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Canku Ota

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(Many Paths)

An Online Newsletter Celebrating Native America


April 3, 2004 - Issue 110


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Spring Forms Bonds Among All Cultures

by Dorreen Yellow Bird Grand Forks Herald
Geese and goslings on the nestI set out Friday for Naytahwaush, Minn., fighting gale winds up to 30 mph to interview Rev. Michael Smith, new Episcopal Bishop of North Dakota.

It was a day of awakenings.

As I drove crossed the straight and smooth Agassiz lake bed of the Red River Valley, I could see the furrows of the resting fields still gripped by long, white fingers of winter. Just above the fields and against the gray skies, I saw my first flock of geese - wings wide and mouths open. They were flying just above the field in a slightly askew "V." The flock landed somewhere out of sight, but before they disappeared, I rolled down my window and listened to their squawking and calling.

That flock turned out to be one of many flocks of geese and birds I would see that day. On one of the smaller lakes in the area, a flock surrounded a tiny area of open water. They paddled around in it like yellow, rubber ducks in a bathtub.

The snow is still a blanket of white beneath the pine, firs, aspen and birch trees. When the trees are in full summer dress, so much green saturates the side of the road that you can see only a few feet into the thick mat. Friday it was mostly tall, white trunks of the birch trees standing in the midst of the hazy, gray leafless trees.

On that day it was melting. Water was running across the road and the ditches were forming slushy puddles in the ditches.

As I came into the small Anishinaabeg community, I passed the school. I saw several small boys in the schoolyard intently building a dam around water that was rushing across the road, under the fence and into the playground. It was melt from a snow bank on the other side of the road. They were so fascinated by the rushing river and intent on this water sport, they didn't notice I was looking in on their secret world.

I turned there at the school and drove down at the end of the street where I could see a log cabin style church and a large two-story house. That would be Rev. Mike's church and residence. He is a priest, as both Catholic and Episcopalians call themselves, he told me.

He is a tall, hardy man with light brown hair and keen blue eyes. I knew that he was the first Native American bishop the Episcopal church ever selected, but wasn't sure how much focus his heritage would be to him and his church. From the accent I knew that he was indeed from Oklahoma.

The house and church sit in the trees so the melt comes slowly. It was slushy, muddy and icy around the house and church. The church is only a few steps from this house.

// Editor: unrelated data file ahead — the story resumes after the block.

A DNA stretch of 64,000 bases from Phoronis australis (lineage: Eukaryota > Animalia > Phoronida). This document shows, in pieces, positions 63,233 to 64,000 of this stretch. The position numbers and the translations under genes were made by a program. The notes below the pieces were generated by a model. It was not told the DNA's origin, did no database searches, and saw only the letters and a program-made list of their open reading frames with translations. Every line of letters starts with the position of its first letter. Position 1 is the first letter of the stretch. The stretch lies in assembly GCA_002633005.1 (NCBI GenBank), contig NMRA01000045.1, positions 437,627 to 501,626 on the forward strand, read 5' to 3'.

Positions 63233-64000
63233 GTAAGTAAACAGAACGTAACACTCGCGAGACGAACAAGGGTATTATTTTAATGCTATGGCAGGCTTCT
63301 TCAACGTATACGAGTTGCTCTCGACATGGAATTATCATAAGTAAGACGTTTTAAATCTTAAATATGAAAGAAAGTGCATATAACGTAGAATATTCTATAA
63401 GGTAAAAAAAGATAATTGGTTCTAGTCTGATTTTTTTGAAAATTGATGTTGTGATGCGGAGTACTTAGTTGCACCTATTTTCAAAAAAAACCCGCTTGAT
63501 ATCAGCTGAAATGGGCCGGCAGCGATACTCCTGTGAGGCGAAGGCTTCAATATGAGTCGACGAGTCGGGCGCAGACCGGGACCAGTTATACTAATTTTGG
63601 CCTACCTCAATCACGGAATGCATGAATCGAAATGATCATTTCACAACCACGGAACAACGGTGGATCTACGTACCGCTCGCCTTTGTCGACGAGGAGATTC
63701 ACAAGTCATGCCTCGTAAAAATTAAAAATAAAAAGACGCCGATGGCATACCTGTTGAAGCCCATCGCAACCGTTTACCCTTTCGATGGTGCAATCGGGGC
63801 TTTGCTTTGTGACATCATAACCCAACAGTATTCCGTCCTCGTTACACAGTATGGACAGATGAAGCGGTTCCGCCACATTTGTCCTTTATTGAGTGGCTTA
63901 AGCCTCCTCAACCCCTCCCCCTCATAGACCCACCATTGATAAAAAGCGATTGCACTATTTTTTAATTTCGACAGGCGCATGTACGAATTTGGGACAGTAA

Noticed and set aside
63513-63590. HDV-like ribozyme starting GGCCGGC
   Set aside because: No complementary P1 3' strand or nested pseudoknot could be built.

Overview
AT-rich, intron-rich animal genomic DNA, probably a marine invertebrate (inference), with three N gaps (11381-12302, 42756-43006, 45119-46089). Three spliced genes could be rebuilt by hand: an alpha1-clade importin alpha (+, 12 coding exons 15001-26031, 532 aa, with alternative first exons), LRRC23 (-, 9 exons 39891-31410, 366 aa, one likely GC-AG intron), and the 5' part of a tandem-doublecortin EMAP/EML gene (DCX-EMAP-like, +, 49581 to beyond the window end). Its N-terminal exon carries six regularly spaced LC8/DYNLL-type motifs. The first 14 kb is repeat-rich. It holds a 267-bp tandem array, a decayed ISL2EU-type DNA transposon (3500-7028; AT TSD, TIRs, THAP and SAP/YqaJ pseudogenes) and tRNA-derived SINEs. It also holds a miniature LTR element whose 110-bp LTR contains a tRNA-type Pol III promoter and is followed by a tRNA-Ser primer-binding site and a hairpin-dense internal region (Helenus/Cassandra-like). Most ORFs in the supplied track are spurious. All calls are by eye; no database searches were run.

When the interview was over, we visited the rich red-orange log cabin church; it seems to fit nicely with the forest surroundings. Inside, Rev. Mike showed me the church. It had an Anishinaabeg flavor.

Many years ago, someone gave the church two beautifully beaded pieces of tanned buckskin for the altar. The beadwork on the rectangular alter pieces were so old that some of the beads were missing. Behind the altar, Rev. Mike showed off a frame built around a stained glass window. The frame had an intricate floral design of the Anishinaabeg. He said that it was created by one of the people there for the church. On the walls around the church, the Stations of the Cross were made with Indian people as subject. A large star quilt used to cover the casket during funerals covered one side of the back of the church. Coverings for the church chalices and books were made with floral beadwork.

Both Rev. Mike and his wife are ministers for the church and cover not only Naytahwaush but the surrounding communities on the reservation as well. He said they are pleased with the number of people who worship at this log cabin church.

He and his wife will move to Bismarck when he assumes his role as Episcopal Bishop of North Dakota this summer.

It was easy to see on my journal to the heart of the White Earth reservation that the land is beginning to wake. The flowers, trees and birds heard the call to rouse. They are stirring and appearing one after the another.

Perhaps among Christians and the Native people there are some awakenings too. Maybe it is the springtime of relationships between these two cultures.

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